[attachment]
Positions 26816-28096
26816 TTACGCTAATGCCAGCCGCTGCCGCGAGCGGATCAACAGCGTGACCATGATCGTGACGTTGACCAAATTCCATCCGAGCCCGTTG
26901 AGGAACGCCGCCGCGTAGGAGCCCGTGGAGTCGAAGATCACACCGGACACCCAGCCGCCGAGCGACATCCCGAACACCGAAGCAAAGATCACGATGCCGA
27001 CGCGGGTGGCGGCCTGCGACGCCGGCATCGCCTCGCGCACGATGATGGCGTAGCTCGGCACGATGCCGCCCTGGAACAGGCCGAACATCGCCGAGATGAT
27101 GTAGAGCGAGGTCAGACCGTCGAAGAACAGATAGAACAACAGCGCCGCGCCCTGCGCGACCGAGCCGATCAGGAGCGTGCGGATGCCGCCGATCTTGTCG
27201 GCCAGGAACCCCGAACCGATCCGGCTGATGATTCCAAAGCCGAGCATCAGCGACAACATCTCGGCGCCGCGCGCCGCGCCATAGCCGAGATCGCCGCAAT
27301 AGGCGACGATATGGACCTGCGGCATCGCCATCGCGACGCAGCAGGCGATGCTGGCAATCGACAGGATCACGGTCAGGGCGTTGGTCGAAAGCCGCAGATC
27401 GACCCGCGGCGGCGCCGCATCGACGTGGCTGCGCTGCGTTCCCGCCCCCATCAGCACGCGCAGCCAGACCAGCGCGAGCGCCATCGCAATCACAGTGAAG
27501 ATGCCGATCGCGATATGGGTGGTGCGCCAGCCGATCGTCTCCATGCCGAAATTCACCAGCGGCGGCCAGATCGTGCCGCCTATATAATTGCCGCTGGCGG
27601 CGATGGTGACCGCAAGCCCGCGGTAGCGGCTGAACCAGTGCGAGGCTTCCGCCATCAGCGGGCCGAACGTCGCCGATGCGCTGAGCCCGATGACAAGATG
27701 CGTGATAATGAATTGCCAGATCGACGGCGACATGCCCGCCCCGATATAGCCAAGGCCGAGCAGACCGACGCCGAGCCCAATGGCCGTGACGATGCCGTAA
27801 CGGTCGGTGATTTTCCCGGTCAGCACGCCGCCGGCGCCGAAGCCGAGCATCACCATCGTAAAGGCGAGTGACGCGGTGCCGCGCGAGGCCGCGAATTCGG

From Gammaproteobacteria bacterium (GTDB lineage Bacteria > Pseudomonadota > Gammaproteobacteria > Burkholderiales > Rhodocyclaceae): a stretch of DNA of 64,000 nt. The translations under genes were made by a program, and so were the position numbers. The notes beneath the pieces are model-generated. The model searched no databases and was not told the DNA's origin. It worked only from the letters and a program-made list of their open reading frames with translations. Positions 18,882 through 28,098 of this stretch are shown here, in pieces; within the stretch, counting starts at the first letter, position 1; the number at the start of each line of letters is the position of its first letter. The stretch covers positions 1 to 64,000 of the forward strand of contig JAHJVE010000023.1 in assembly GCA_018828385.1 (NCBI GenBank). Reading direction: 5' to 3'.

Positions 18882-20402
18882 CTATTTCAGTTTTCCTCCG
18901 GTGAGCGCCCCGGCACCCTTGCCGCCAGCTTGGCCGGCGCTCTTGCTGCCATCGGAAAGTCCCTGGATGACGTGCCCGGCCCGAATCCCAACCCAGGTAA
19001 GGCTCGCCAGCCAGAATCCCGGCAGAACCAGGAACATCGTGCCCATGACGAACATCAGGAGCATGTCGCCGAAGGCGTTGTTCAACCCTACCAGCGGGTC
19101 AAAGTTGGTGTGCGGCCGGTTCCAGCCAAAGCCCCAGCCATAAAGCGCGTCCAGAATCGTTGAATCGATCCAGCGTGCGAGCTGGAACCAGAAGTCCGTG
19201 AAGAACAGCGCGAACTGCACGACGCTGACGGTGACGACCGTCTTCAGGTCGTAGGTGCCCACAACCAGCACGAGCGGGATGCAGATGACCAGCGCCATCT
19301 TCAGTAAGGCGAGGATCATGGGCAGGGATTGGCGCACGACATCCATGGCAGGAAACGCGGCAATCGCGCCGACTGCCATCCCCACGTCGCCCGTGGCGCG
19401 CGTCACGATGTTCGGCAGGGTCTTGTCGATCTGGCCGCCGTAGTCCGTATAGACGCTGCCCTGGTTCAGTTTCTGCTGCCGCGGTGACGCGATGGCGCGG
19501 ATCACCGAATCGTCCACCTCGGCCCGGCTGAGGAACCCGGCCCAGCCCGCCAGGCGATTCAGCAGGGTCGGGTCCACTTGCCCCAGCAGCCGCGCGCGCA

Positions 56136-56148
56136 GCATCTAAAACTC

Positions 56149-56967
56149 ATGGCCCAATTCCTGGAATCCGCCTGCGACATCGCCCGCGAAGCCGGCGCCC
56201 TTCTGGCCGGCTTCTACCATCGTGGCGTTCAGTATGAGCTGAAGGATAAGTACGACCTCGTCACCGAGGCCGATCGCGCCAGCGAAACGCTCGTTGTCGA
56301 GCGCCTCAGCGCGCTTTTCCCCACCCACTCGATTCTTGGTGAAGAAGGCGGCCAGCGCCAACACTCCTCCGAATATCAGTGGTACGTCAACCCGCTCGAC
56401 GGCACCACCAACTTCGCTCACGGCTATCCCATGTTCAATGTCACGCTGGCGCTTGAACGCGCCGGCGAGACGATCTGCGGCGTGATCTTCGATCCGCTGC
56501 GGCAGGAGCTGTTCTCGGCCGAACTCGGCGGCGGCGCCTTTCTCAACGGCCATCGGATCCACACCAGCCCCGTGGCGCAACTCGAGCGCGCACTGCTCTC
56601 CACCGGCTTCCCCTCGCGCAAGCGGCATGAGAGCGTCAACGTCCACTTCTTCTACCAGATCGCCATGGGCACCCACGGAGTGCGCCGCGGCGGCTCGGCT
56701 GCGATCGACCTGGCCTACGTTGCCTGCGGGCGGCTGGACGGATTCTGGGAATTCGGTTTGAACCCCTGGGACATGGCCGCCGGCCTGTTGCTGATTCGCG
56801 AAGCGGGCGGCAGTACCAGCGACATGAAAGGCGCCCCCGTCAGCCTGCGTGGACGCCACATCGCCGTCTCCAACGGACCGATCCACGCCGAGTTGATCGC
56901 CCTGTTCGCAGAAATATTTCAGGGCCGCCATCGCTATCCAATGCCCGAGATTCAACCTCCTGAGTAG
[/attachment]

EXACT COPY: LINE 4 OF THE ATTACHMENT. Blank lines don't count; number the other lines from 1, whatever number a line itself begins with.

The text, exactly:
27001 CGCGGGTGGCGGCCTGCGACGCCGGCATCGCCTCGCGCACGATGATGGCGTAGCTCGGCACGATGCCGCCCTGGAACAGGCCGAACATCGCCGAGATGAT